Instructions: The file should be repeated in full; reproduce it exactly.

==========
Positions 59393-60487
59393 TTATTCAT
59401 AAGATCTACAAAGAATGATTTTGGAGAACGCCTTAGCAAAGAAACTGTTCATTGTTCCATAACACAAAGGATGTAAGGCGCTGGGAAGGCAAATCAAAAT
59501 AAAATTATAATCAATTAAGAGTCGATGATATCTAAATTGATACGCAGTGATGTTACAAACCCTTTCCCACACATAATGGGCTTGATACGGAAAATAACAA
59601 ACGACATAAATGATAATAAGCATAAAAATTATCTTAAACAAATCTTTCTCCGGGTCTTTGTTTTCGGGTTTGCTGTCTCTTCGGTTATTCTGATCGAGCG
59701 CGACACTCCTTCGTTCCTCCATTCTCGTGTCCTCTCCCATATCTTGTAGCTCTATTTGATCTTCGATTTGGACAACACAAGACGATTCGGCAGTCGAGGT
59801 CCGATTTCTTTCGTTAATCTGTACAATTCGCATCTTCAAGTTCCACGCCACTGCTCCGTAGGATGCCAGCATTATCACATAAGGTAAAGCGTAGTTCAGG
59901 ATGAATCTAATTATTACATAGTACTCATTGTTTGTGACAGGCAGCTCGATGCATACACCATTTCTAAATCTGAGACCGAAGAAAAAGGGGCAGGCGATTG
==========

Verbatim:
Positions 59393-60487
59393 TTATTCAT
59401 AAGATCTACAAAGAATGATTTTGGAGAACGCCTTAGCAAAGAAACTGTTCATTGTTCCATAACACAAAGGATGTAAGGCGCTGGGAAGGCAAATCAAAAT
59501 AAAATTATAATCAATTAAGAGTCGATGATATCTAAATTGATACGCAGTGATGTTACAAACCCTTTCCCACACATAATGGGCTTGATACGGAAAATAACAA
59601 ACGACATAAATGATAATAAGCATAAAAATTATCTTAAACAAATCTTTCTCCGGGTCTTTGTTTTCGGGTTTGCTGTCTCTTCGGTTATTCTGATCGAGCG
59701 CGACACTCCTTCGTTCCTCCATTCTCGTGTCCTCTCCCATATCTTGTAGCTCTATTTGATCTTCGATTTGGACAACACAAGACGATTCGGCAGTCGAGGT
59801 CCGATTTCTTTCGTTAATCTGTACAATTCGCATCTTCAAGTTCCACGCCACTGCTCCGTAGGATGCCAGCATTATCACATAAGGTAAAGCGTAGTTCAGG
59901 ATGAATCTAATTATTACATAGTACTCATTGTTTGTGACAGGCAGCTCGATGCATACACCATTTCTAAATCTGAGACCGAAGAAAAAGGGGCAGGCGATTG